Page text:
Solving Mole Problems

Solving Mole Problems-21
When you are doing a large construction project, you have a good idea of how many nails you will need (lots! When you go to the hardware store, you don't want to sit there and count out several hundred nails.

When you are doing a large construction project, you have a good idea of how many nails you will need (lots! When you go to the hardware store, you don't want to sit there and count out several hundred nails.

where mass is in grams and the molar mass is in grams per mole.

Moles to Mass Calculation We can use the above equation to find the mass of a substance when we are given the number of moles of the substance.

This will be done in a single two-step calculation.

\(\text \: \ce \rightarrow \text \: \ce \rightarrow \text \: \ce\) The mass of tin is less than one mole, but the 1:2 ratio means that more than one mole of \(\ce\) is required for the reaction.

\[\text \rightarrow \text \rightarrow \text\] The mass of the given substance is converted into moles by use of the molar mass of that substance from the periodic table.

Then, the moles of the given substance are converted into moles of the unknown by using the mole ratio from the balanced chemical equation.

So, mass of 1 mole of a pure substance = relative molecular mass in grams And, mass of 1 mole of a pure substance = molar mass of the pure substance (g mol From the table we see that 1 mole of water has a mass of 18.016 grams, which isn't very much (about the mass of water in a couple of small ice-cubes you'd make in your family freezer). If 1 mole of water has a mass of 18.016 g, then ½ mole of water must have ½ the mass: mass of ½ mole of water = ½ × mass of 1 mole of water mass of ½ mole of water = ½ × 18.016 = 9.008 g In both of the examples above, we can calculate the mass of water in grams by multiplying the moles of water by the mass of 1 mole of water in grams: mass water = moles of water × mass of 1 mole water because the mass of 1 mole of water in grams is known as its molar mass, we can write: mass water = moles of water × molar mass of water The table below compares the mass of different amounts of water in moles and the data is graphed on the right: From the data in the table we can generalise and say that for any pure substance the mass of substance in grams is equal to the moles of substance multiplied by the mass of 1 mole of the substance: mass = moles × mass of 1 mole and since mass of 1 mole of a substance (in grams) = molar mass (in grams per mole) mass (g) = moles × molar mass (g mol What if you knew the amount of a pure substance in moles and its mass? Recall that mass = moles × molar mass or m = n × M (a) We could use some algebra: divide both sides of the equation by the moles: molar mass = mass ÷ moles M = m ÷ n (b) We could use some logic: By inspection of units we see that dividing the mass in grams by the amount in moles we arrive at a quantity with the units grams per mole (g mol, is an important industrial chemical.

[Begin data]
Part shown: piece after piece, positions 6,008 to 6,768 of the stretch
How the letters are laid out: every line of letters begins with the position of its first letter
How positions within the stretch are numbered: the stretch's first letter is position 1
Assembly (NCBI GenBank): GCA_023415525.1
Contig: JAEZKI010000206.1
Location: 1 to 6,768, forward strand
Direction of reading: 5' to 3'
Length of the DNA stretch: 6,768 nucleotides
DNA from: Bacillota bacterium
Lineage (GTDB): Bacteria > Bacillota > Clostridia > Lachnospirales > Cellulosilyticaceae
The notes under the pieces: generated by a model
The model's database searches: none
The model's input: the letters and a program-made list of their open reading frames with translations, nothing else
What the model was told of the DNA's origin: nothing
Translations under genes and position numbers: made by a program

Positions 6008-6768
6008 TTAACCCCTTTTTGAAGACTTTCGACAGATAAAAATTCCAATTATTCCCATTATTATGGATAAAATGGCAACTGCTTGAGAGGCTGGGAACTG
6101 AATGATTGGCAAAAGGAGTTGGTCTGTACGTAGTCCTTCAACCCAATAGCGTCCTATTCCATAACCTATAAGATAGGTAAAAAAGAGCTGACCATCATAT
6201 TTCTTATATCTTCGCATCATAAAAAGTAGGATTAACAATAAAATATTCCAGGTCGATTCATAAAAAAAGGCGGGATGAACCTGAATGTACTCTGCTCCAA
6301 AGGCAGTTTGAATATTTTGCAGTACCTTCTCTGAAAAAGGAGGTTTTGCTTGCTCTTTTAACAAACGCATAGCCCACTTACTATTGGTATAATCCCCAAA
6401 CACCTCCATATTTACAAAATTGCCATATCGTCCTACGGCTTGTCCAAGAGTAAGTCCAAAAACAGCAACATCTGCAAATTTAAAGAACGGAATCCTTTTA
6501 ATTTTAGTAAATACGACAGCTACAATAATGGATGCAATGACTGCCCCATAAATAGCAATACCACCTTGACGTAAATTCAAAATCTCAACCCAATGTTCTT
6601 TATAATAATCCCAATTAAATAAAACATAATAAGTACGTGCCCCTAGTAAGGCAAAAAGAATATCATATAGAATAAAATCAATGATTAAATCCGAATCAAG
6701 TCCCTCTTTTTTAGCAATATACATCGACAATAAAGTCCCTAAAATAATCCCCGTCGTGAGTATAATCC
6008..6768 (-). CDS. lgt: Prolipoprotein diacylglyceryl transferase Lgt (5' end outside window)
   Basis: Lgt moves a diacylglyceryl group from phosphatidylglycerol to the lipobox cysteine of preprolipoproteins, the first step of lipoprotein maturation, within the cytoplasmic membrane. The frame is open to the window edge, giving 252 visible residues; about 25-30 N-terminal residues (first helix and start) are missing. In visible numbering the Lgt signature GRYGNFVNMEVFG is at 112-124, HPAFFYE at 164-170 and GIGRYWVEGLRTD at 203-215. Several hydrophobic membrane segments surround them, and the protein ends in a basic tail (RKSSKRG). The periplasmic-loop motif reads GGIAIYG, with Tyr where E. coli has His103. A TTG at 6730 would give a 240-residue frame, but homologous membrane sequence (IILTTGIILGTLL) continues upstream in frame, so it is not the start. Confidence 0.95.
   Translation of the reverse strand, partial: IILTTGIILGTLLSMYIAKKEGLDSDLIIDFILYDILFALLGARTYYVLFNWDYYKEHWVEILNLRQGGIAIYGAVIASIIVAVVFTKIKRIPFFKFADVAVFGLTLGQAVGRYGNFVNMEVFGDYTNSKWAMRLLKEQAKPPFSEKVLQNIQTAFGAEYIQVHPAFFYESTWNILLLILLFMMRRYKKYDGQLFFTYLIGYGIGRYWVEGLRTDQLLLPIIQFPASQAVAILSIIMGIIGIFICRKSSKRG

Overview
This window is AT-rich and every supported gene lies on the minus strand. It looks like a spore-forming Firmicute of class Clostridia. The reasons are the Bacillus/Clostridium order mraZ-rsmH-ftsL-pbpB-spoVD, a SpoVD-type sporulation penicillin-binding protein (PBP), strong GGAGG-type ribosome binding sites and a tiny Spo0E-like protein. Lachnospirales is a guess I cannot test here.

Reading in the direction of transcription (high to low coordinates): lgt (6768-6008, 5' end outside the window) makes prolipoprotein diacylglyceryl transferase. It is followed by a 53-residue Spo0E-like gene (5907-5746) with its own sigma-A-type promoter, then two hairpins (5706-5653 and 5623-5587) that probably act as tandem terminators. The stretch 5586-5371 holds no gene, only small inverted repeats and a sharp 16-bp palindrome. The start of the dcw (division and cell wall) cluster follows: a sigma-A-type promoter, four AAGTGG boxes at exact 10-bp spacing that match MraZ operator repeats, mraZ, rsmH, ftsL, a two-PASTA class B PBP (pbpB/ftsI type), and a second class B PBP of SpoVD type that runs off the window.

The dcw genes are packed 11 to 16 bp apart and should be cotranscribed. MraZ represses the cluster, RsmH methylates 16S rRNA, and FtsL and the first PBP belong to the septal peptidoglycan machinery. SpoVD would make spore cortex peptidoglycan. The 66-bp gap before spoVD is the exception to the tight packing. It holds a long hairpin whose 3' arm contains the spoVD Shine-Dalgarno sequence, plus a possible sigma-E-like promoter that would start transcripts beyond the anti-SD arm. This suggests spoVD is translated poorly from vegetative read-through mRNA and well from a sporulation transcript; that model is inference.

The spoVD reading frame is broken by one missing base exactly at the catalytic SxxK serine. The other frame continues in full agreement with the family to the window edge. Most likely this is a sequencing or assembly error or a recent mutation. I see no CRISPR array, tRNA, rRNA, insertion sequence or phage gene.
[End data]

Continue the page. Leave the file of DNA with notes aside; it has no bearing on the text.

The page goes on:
Chris the Chemist has an impure sample of calcium carbonate.

Let’s start really basic and ask how many moles there are in a certain number of things (atoms, ions, et al.). We know that there are 12 bagels per dozen, so we divide 36 by 12 to get 3 dozen. To find out the number of moles, divide the number of things by the number of things per mole (the Avogadro Constant) to get the number of moles.

The mole is, in essence, just a number, just how we call 12, “a dozen”. The mole is used to take gargantuan numbers and make them into a more manageable size.

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